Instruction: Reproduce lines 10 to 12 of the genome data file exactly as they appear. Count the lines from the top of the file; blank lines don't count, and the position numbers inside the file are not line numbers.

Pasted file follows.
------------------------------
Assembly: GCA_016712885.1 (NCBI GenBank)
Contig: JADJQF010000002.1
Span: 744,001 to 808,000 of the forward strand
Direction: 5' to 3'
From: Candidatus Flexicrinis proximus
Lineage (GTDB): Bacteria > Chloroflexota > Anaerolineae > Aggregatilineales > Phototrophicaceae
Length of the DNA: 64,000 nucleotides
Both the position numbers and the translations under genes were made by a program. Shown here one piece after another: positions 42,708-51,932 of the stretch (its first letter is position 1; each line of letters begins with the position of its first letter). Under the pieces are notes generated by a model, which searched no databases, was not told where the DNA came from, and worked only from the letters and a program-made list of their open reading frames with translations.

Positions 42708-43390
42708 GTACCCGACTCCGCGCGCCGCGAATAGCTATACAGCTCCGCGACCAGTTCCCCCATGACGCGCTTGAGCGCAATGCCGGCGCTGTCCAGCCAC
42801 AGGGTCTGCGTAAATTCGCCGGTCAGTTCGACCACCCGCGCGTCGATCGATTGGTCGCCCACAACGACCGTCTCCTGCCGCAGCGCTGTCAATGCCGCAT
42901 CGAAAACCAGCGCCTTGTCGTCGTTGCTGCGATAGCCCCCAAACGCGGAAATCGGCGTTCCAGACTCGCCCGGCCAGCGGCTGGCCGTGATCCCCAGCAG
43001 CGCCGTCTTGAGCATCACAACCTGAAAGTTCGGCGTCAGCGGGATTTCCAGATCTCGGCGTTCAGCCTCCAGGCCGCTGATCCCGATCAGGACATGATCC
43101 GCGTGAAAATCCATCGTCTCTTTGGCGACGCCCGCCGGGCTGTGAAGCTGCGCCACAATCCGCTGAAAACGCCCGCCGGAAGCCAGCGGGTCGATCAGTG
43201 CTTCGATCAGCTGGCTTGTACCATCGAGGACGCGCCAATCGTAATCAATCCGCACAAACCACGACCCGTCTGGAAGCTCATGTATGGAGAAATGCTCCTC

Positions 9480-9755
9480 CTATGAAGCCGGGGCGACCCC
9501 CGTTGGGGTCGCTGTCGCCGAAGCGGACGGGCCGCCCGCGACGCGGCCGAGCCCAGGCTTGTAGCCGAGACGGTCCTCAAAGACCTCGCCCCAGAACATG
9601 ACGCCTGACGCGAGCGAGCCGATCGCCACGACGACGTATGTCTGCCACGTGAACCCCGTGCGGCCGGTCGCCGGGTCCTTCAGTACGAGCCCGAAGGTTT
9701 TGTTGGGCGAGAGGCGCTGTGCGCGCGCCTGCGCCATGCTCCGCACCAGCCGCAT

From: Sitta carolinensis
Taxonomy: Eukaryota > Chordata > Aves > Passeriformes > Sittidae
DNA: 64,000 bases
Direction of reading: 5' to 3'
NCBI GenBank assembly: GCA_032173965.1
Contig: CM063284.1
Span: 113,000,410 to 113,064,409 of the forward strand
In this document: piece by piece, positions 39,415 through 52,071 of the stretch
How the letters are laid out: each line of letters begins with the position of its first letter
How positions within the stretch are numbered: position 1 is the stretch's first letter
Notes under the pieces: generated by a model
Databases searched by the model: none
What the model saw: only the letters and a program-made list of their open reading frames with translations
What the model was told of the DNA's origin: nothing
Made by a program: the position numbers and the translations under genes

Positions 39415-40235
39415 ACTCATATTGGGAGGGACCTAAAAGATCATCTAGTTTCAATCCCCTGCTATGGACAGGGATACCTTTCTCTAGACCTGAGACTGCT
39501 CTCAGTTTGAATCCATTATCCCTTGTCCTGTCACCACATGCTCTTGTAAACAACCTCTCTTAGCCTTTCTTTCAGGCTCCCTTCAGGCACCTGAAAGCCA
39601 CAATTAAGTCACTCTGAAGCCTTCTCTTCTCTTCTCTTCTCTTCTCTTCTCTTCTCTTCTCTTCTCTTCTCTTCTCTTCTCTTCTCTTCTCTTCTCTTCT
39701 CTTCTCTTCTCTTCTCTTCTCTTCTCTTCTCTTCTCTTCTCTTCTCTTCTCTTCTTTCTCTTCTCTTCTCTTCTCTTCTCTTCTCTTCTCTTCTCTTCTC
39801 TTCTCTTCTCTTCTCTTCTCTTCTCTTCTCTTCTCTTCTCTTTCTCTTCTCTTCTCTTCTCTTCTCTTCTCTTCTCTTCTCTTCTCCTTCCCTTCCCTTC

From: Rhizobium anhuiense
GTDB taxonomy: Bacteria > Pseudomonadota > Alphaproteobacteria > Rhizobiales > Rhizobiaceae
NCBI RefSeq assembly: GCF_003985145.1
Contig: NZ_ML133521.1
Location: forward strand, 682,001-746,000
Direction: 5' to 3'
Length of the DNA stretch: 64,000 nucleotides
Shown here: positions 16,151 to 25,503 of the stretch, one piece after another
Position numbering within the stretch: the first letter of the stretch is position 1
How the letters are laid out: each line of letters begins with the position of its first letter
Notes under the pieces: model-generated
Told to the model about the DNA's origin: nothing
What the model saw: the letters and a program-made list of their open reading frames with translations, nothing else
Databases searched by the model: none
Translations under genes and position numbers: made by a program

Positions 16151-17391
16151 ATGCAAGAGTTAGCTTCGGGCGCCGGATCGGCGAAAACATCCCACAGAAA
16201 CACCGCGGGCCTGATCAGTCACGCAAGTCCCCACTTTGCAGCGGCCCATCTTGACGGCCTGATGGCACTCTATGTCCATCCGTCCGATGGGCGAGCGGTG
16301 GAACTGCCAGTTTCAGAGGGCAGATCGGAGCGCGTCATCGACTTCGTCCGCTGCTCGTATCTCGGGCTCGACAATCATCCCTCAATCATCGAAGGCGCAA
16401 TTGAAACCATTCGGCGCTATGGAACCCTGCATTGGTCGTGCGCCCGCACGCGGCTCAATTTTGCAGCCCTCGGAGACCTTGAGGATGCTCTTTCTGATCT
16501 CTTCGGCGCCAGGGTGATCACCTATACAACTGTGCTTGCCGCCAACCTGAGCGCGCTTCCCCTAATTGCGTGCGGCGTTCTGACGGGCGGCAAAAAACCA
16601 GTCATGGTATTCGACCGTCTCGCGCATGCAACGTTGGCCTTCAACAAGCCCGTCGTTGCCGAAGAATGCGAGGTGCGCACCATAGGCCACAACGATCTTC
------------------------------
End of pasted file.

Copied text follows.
42708 GTACCCGACTCCGCGCGCCGCGAATAGCTATACAGCTCCGCGACCAGTTCCCCCATGACGCGCTTGAGCGCAATGCCGGCGCTGTCCAGCCAC
42801 AGGGTCTGCGTAAATTCGCCGGTCAGTTCGACCACCCGCGCGTCGATCGATTGGTCGCCCACAACGACCGTCTCCTGCCGCAGCGCTGTCAATGCCGCAT
42901 CGAAAACCAGCGCCTTGTCGTCGTTGCTGCGATAGCCCCCAAACGCGGAAATCGGCGTTCCAGACTCGCCCGGCCAGCGGCTGGCCGTGATCCCCAGCAG